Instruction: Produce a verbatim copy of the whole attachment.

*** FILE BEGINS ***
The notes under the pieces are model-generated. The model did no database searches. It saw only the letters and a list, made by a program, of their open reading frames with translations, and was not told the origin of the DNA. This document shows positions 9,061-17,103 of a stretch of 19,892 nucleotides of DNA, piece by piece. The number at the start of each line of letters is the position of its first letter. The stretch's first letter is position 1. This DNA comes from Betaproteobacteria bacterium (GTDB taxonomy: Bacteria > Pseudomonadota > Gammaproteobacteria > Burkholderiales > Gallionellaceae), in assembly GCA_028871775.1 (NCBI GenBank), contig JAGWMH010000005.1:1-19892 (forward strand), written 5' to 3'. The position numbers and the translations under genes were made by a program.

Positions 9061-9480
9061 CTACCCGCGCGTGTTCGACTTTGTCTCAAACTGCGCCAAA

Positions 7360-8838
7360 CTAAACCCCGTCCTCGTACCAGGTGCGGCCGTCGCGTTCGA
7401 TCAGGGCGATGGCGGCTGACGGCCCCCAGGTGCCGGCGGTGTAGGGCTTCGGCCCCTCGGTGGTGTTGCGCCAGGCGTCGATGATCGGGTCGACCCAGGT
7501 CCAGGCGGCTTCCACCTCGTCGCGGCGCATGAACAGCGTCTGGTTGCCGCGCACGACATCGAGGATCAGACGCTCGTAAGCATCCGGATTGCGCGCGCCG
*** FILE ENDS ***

The notes under the pieces are model-generated. The model did no database searches. It saw only the letters and a list, made by a program, of their open reading frames with translations, and was not told the origin of the DNA. This document shows positions 9,061-17,103 of a stretch of 19,892 nucleotides of DNA, piece by piece. The number at the start of each line of letters is the position of its first letter. The stretch's first letter is position 1. This DNA comes from Betaproteobacteria bacterium (GTDB taxonomy: Bacteria > Pseudomonadota > Gammaproteobacteria > Burkholderiales > Gallionellaceae), in assembly GCA_028871775.1 (NCBI GenBank), contig JAGWMH010000005.1:1-19892 (forward strand), written 5' to 3'. The position numbers and the translations under genes were made by a program.

Positions 9061-9480
9061 CTACCCGCGCGTGTTCGACTTTGTCTCAAACTGCGCCAAA

Positions 7360-8838
7360 CTAAACCCCGTCCTCGTACCAGGTGCGGCCGTCGCGTTCGA
7401 TCAGGGCGATGGCGGCTGACGGCCCCCAGGTGCCGGCGGTGTAGGGCTTCGGCCCCTCGGTGGTGTTGCGCCAGGCGTCGATGATCGGGTCGACCCAGGT
7501 CCAGGCGGCTTCCACCTCGTCGCGGCGCATGAACAGCGTCTGGTTGCCGCGCACGACATCGAGGATCAGACGCTCGTAAGCATCCGGATTGCGCGCGCCG